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Microsoft rejected facial recognition sales out of concern about misuse

The company's president, Brad Smith, reportedly said Microsoft turned down a California law enforcement agency and an unnamed country.


Microsoft is apparently being careful about who it sells its facial recognition tech to.

James Martin/CNET

Microsoft decided against selling facial recognition technology to a California law enforcement agency because it'd likely result in innocent women and minorities being held for questioning more often, a report said.

Brad Smith, the company's president, noted that the unnamed agency wanted to install the technology in officers' cars and body cameras and run face scans on anyone they pulled over, Reuters reported Tuesday. Since the tech's artificial intelligence is trained primarily on white men, there are more cases of mistaken identity with women and minorities, the company decided.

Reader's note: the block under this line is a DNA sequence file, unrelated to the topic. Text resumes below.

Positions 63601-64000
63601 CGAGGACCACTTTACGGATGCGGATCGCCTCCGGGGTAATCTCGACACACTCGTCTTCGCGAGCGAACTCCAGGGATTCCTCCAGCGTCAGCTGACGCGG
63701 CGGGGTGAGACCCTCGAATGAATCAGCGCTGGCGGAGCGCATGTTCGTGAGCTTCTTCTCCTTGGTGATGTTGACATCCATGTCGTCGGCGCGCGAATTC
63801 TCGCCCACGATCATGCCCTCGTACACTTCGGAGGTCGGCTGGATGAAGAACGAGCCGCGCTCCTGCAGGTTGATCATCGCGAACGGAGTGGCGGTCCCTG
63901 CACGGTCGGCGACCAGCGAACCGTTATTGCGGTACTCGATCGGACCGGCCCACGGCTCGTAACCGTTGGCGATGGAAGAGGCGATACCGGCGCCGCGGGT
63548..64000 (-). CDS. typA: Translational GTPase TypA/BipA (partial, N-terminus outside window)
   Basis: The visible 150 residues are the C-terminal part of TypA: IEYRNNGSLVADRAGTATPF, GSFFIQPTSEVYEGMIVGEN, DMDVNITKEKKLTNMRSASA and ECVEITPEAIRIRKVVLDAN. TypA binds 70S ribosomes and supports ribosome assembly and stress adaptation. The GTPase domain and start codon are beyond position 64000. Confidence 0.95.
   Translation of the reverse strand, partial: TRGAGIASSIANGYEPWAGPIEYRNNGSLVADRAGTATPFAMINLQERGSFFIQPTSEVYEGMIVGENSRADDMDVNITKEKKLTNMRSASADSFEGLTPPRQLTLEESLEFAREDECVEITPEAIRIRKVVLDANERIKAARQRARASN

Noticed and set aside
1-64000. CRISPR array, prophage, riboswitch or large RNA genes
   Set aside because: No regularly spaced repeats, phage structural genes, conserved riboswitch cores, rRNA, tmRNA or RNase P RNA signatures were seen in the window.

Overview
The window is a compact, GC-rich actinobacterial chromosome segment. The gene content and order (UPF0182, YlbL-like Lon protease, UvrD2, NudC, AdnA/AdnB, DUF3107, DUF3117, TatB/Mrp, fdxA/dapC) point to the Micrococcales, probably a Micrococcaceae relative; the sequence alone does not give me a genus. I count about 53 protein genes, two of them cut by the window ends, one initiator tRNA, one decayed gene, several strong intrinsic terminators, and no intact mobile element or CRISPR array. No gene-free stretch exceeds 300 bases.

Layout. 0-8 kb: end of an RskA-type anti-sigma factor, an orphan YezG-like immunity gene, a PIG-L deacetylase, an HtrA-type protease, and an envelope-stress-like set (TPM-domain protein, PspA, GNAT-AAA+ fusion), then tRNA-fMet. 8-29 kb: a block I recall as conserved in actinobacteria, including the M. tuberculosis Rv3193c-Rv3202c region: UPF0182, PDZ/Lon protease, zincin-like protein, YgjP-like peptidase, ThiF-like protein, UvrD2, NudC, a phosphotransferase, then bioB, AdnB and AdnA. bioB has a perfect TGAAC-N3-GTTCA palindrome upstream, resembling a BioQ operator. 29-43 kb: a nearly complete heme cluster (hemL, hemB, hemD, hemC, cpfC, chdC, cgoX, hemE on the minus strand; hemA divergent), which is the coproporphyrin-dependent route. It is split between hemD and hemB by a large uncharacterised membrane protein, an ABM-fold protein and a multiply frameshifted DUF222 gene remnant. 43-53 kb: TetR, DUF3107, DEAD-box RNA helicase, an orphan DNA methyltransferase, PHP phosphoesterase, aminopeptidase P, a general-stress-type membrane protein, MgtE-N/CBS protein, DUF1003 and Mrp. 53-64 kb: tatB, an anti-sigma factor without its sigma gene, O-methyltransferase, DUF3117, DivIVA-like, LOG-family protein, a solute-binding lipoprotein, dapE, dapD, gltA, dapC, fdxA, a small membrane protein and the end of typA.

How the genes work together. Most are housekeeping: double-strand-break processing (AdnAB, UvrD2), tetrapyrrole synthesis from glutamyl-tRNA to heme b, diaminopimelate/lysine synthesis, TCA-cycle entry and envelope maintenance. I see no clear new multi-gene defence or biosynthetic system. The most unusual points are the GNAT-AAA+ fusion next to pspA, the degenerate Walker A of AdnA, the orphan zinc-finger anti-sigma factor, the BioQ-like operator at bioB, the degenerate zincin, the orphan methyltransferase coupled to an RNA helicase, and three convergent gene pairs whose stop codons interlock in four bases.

Microsoft also turned down a deal to add the tech to cameras in the capital city of a country deemed not free by the nonprofit Freedom House, Smith reportedly said at a Stanford University event about "human-centered" AI.

Now playing: Watch this: Facial recognition is going to be everywhere

By contrast, it reportedly sold the tech to a US prison because it'd be limited to that environment and improve safety.

The company declined further comment

Back in December, Smith called on governments to enact legislation requiring facial recognition tech to be tested to avoid bias. He also said authorities should be cautious in adopting it

"We must ensure that the year 2024 doesn't look like a page from the novel 1984," he wrote at the time.

First published at 4:59 a.m. PT.
Updated at 12:04 p.m. PT: Adds that Microsoft declined further comment.